At the same time, we are enjoying more desert greenery than we have ever been here to see before, and a short evening drive only a few miles down the road gives us the opportunity to watch colors in the sky – the sky stretching above the grasslands, pressing against the mountains -- change gradually, imperceptibly, seamlessly from blue through all the warm colors of sunset and beyond, to star-pierced black of night. Next morning, we are wakened by a neighbor’s rooster and the lowing of cattle as close as our windows. Yes, there is a cow with a couple of little calves, right by our gate! I cannot express what joy and contentment the cattle bring, especially now, against the current social background of anxiety and existential dread.

We have been here another moon already
If we left the ghost town today and were home by the end of the week, we would face a 14-day quarantine, but I doubt I would feel comfortable opening my bookstore to the public after those 14 days – or that many of the public will be strolling up and down the streets of our little northern village and in and out of shops. I miss my bookstore and am anxious for its future. I don’t see myself going in the direction of online sales. It isn’t me. Then what? Right now, I have no clue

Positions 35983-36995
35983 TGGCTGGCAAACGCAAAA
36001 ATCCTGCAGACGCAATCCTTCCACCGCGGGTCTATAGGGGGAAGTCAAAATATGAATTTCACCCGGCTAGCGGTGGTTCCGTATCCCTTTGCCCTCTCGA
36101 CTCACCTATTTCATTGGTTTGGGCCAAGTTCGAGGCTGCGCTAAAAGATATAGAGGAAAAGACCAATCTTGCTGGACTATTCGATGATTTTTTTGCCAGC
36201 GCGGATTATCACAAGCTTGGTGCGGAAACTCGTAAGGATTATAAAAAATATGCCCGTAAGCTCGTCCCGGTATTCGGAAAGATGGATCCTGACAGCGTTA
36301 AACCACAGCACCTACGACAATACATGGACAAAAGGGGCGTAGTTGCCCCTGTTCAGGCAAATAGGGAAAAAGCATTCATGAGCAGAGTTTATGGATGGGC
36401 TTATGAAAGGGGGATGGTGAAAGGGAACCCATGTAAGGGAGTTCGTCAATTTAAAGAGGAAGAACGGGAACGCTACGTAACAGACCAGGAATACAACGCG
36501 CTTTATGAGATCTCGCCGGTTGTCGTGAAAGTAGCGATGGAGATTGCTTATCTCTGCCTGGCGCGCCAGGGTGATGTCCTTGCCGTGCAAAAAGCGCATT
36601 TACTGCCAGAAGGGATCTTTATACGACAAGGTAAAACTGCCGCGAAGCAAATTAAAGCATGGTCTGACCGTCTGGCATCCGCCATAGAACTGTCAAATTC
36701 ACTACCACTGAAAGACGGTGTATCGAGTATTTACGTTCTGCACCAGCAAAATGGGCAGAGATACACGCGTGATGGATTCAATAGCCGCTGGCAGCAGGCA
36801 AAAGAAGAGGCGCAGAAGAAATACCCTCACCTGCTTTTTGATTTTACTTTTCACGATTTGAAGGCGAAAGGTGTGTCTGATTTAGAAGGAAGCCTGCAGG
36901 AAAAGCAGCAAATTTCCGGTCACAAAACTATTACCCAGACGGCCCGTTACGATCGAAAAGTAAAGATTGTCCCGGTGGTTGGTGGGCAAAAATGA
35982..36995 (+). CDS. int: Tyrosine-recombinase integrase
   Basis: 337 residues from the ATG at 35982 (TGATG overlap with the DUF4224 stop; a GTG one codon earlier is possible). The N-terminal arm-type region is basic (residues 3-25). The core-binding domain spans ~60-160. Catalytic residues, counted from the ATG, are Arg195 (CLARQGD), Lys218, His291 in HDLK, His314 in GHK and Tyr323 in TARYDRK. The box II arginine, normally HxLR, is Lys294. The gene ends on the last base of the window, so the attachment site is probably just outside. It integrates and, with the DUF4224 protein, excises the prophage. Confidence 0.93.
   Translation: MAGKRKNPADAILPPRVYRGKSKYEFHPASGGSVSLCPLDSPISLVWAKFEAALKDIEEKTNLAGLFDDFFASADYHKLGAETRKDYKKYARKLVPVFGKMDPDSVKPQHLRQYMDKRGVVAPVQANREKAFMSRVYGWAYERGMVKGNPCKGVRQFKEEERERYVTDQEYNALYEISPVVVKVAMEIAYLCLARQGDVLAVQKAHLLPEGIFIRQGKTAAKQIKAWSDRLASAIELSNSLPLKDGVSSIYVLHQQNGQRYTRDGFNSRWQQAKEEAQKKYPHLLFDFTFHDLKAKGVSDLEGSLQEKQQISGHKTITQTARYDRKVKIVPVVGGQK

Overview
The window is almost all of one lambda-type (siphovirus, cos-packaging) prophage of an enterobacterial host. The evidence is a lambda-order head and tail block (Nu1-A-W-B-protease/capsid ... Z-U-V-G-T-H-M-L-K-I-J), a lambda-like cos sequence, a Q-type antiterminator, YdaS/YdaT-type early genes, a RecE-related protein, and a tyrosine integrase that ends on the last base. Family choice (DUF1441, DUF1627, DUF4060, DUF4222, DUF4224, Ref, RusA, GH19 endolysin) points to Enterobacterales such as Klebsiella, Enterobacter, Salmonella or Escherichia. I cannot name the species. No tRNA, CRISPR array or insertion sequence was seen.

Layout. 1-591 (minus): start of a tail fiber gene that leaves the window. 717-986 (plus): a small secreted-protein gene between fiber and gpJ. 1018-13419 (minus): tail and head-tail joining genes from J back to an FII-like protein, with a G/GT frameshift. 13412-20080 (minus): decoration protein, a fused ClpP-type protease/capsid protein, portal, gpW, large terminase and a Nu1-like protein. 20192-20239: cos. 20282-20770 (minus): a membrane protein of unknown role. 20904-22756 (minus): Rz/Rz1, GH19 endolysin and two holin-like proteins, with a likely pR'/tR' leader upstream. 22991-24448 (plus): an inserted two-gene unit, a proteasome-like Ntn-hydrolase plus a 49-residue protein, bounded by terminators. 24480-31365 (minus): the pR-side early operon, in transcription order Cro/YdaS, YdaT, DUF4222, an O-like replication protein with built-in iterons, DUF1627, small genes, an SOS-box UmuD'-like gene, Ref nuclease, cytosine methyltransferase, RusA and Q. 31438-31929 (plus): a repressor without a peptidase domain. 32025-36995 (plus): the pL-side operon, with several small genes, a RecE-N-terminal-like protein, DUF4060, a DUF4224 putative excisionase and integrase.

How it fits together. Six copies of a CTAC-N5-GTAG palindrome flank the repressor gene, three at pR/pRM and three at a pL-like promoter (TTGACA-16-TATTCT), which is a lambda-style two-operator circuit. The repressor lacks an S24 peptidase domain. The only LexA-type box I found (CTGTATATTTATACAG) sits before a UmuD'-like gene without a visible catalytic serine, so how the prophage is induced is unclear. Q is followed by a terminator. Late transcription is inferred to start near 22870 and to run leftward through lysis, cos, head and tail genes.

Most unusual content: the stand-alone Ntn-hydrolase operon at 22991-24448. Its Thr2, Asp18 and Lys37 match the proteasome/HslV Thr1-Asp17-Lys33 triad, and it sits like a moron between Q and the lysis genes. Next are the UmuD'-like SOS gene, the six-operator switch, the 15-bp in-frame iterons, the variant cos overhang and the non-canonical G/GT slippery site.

Here and now, anyway, far from home and bookshop, I can still read and write and share books with readers of my blog.  Because connecting readers to books and authors has always been the core of my mission as a bookseller, posting book reviews is my #1 mission at present. It’s something I can do that feels worth doing.

And so, day after day, we postpone our travel decision. The default is doing nothing, staying put. Deciding not to decide brings us relief from anxiety, temporary though that relief must be.


5/7/2020
Dos Cabezas, AZ